And you feel the effects of that – the AT32’s latent ability to ford considerable tracts of water, negotiate impossibly rutted trails and develop unbreakable traction in snowy climes – out on the road. The third-generation Navara might have the most sophisticated suspension in this class but the knobbly tyres undermine that by generating an endlessly busy ride.
Likewise, the raised ride height might build on already imperious forward visibility but does nothing to reign in pitch and yaw movements. To say the AT32 pogoes its way down a road would be grossly unfair, but its manners are sufficiently less refined than the standard car to give serious pause for thought. The vast majority of drivers in this country would be better off with the smoother, quieter qualities of the normal Navara.
The powertrain is unchanged, with a 187bhp 2.3-litre, four-cylinder dCi twin-turbodiesel mated to a six-speed manual gearbox. With the rack-and-pinion steering, the driving controls hang together well enough to make driving the AT32 easy enough to stroke along but no more. Direction changes are indirect rather than imprecise, and while the engine note is a touch agricultural, it isn’t aggravating.
With more than two tonnes to haul, this engine is particularly loud under load, however. Were it only loud enough to drown out the squeals of understeering off-road tyres, whose limits are breached with surprising ease. No doubt, the AT32 is far more at home off the beaten track rather than on it.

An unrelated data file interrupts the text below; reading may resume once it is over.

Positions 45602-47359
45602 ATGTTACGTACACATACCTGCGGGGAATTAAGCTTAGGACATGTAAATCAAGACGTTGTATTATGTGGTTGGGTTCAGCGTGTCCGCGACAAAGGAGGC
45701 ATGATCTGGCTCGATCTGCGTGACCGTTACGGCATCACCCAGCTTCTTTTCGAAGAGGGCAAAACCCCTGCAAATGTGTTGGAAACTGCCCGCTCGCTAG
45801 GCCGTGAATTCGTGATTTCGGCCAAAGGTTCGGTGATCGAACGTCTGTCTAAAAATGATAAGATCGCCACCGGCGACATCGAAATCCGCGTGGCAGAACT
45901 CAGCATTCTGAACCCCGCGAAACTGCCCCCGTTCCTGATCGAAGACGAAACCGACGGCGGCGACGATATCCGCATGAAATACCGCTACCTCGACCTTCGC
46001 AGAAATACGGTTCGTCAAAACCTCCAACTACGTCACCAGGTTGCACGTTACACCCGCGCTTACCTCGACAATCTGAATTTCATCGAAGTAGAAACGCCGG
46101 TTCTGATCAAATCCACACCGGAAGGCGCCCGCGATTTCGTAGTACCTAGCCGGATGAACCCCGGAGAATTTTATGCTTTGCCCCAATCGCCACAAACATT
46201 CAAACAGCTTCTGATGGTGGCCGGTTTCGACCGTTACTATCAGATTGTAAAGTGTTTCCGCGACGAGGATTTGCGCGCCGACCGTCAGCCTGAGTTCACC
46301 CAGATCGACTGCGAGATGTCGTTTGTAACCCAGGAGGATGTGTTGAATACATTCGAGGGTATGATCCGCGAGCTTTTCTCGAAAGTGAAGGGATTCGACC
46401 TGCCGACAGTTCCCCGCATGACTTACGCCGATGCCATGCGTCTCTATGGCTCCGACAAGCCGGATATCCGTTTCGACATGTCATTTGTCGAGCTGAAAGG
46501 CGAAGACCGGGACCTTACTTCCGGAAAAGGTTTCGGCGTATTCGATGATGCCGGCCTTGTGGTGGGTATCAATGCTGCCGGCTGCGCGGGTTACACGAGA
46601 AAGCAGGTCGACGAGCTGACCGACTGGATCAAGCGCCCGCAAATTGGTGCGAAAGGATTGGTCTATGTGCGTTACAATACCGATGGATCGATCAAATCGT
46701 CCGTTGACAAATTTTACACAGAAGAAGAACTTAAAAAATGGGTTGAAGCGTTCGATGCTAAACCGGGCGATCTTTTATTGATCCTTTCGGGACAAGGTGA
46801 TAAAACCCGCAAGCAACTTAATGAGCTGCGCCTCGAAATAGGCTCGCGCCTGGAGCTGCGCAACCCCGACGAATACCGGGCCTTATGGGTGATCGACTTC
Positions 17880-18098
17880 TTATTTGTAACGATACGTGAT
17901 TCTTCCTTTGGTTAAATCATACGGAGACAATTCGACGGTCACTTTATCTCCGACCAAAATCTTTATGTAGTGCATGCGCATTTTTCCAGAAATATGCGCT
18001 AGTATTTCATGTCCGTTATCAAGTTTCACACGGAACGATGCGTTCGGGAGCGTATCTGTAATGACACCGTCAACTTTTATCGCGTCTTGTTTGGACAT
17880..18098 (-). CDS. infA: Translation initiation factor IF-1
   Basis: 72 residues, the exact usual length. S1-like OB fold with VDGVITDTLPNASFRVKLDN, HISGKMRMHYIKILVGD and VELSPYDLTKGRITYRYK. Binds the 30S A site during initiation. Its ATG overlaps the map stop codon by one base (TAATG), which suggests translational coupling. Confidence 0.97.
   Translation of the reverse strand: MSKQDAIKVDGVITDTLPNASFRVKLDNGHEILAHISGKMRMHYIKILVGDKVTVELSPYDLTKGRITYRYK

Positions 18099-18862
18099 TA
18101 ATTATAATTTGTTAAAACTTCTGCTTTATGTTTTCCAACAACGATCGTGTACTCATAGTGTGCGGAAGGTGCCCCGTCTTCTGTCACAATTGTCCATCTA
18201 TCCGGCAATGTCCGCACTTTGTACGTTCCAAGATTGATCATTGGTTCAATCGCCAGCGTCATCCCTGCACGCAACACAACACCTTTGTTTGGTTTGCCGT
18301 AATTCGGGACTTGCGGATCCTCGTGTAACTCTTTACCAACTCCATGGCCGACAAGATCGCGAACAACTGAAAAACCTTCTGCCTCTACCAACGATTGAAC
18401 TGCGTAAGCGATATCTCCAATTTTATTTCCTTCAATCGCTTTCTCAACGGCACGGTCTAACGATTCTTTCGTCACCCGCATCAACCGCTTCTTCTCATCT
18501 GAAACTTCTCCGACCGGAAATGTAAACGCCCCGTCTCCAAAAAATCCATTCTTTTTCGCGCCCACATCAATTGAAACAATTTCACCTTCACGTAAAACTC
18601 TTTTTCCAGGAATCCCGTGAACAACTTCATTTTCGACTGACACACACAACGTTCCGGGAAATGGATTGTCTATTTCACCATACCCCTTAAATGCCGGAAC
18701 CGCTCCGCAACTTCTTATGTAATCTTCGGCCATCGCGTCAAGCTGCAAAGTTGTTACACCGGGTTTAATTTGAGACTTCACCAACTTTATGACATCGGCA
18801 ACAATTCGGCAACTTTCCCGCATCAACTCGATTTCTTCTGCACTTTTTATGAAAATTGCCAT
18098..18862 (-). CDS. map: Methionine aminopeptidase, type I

Should I buy one?
Finding temptation in such a practical, single-mindedly capable vehicle is no chore. Moreover, I probably speak for many drivers who would never normally want or need a pick-up when I say the AT32 is a terrific-looking bit of kit. Both the underlying Navara and the modifications are also covered with five-year warranties by there respective makers, and so this is no plunge into the unknown.
But first, a couple of things. The ride is poor – too poor to put up with if the vast majority of your time with this pick-up will be spent on the road. The snorkel and the locking front diff are also optional extras on top of the AT32 package and together cost £4200. Expensive? Very. Then again, if you use them, that is likely to be money very well spent.
And what if you don’t? In that case you’re unlikely to take much advantage of all the other modifications Arctic Trucks makes, and so the £45,000 cost of our test car seems indefensible when you can buy the better-equipped Mercedes X-Class – one with a V6 engine – for less.
But ultimately the AT32 will do things an X-Class and many other rivals besides won't. Perhaps, then, it’s simply a case of only professionals need apply?
Nissan Navara Off-Roader AT32 specification
Where Wiltshire Price £ On sale 39,640 Engine In-line 4cyls, 2.3 litres, twin-turbocharged Power 187bhp at 3750rpm Torque 332lb ft at 1500-2500rpm Gearbox 6-spd manual Kerb weight 2018kg Top speed 114mph 0-62mph 10.8sec Fuel economy 44.9mpg CO2 167g/km Rivals Isuzu D-Max Artic Trucks AT35, Mercedes X-Class